End-of-Life Choice, Palliative Care and Counseling

Patients, not government, should decide life issuesby Jay

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FOR IMMEDIATE RELEASE: Tuesday, February 1, 2011
CONTACT: Steve Hopcraft, 916/457-5546; steve@hopcraft.com;
Jessica Grennan, 406/552-2916; jkgrennan@gmail.com

Published Sunday, January 30, 2011

Washington and Oregon currently are the only states that have assisted-suicide
laws. A ruling by our Supreme Court effectively made Montana the third state in
which physician-assisted suicides could be exercised. Unfortunately, this ruling
still leaves physicians who might otherwise choose to assist in such an endeavor
fearful of being prosecuted either in criminal or civil courts. In my late 60s, I am
healthy and in reasonably good shape physically and mentally. However, none of
us knows what the future may bring.

Two competing bills are before the Legislature. The first bill, sponsored by Sen.
Anders Blewett, would establish guidelines requiring terminally ill adult patients to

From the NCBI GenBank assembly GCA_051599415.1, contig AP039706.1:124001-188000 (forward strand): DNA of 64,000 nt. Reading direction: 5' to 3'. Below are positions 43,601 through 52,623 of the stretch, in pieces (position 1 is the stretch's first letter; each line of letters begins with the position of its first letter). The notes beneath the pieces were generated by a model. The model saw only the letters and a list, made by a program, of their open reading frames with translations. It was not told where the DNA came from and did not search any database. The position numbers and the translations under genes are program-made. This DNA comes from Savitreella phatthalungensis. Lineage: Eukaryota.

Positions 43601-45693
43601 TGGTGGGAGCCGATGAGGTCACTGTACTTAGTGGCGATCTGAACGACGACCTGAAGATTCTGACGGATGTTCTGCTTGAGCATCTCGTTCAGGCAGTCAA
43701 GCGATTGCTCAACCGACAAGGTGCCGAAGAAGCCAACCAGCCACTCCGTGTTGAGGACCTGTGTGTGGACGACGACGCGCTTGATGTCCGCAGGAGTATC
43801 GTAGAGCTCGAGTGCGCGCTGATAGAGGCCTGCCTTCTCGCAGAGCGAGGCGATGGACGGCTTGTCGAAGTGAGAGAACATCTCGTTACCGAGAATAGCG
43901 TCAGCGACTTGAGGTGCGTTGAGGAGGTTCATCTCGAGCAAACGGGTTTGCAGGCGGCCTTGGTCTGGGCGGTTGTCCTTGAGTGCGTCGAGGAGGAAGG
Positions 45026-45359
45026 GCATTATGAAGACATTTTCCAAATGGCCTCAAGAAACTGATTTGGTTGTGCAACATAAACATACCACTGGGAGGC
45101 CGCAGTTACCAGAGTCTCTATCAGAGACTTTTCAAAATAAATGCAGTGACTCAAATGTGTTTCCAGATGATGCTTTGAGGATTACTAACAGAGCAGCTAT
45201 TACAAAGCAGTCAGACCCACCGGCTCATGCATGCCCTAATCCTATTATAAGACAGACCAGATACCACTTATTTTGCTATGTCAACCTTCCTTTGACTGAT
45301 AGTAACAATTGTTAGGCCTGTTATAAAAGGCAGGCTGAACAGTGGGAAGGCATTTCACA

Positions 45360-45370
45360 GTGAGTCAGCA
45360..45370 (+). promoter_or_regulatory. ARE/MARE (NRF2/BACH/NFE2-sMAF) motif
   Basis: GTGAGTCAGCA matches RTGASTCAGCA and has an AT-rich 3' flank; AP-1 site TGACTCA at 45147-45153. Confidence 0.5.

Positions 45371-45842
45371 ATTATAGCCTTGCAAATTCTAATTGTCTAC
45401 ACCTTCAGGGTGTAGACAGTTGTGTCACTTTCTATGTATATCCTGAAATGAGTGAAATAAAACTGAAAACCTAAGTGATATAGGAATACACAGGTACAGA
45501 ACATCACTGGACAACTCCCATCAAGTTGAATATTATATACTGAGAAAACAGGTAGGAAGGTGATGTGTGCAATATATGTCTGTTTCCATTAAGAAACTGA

receive written opinions from two physicians before being prescribed lethal
medication. It also contains requirements that would minimize the potential for a
mentally incompetent person or an older patient from being exploited for monetary
reasons. This is a thoughtfully composed piece of legislation that I heartily
endorse.

The other bill sponsored by Sen. Greg Hinkle would prohibit assisted suicides
completely. This bill really galls me, because I do not think that government
should have any role in telling mentally competent adults how to make their own
medical decisions — establishing safeguards, yes; banning, absolutely not!
Should it come to that, shouldn’t I — not the government — have the right to make
the decision to either prolong my life or end needless suffering in a dignified,
humane and nonviolent manner?

Woody Henry
Laurel

For more information please visit www.compassionandchoices.org/montana